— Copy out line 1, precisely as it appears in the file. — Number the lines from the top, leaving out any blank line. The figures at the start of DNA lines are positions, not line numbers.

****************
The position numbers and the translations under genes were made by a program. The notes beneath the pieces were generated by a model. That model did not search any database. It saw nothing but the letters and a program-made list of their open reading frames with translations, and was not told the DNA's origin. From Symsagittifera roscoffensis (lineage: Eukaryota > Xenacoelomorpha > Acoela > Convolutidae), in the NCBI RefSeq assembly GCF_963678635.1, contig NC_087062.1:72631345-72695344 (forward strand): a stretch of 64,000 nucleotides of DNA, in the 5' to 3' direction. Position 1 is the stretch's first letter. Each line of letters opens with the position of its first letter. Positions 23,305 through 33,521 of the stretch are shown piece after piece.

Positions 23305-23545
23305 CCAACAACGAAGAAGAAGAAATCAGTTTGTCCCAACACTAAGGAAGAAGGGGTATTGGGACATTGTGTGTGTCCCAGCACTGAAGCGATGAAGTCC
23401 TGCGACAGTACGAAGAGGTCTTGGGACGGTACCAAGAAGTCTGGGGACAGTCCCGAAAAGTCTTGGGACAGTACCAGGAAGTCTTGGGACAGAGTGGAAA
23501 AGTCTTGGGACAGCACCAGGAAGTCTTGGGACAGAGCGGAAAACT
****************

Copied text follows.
The position numbers and the translations under genes were made by a program. The notes beneath the pieces were generated by a model. That model did not search any database. It saw nothing but the letters and a program-made list of their open reading frames with translations, and was not told the DNA's origin. From Symsagittifera roscoffensis (lineage: Eukaryota > Xenacoelomorpha > Acoela > Convolutidae), in the NCBI RefSeq assembly GCF_963678635.1, contig NC_087062.1:72631345-72695344 (forward strand): a stretch of 64,000 nucleotides of DNA, in the 5' to 3' direction. Position 1 is the stretch's first letter. Each line of letters opens with the position of its first letter. Positions 23,305 through 33,521 of the stretch are shown piece after piece.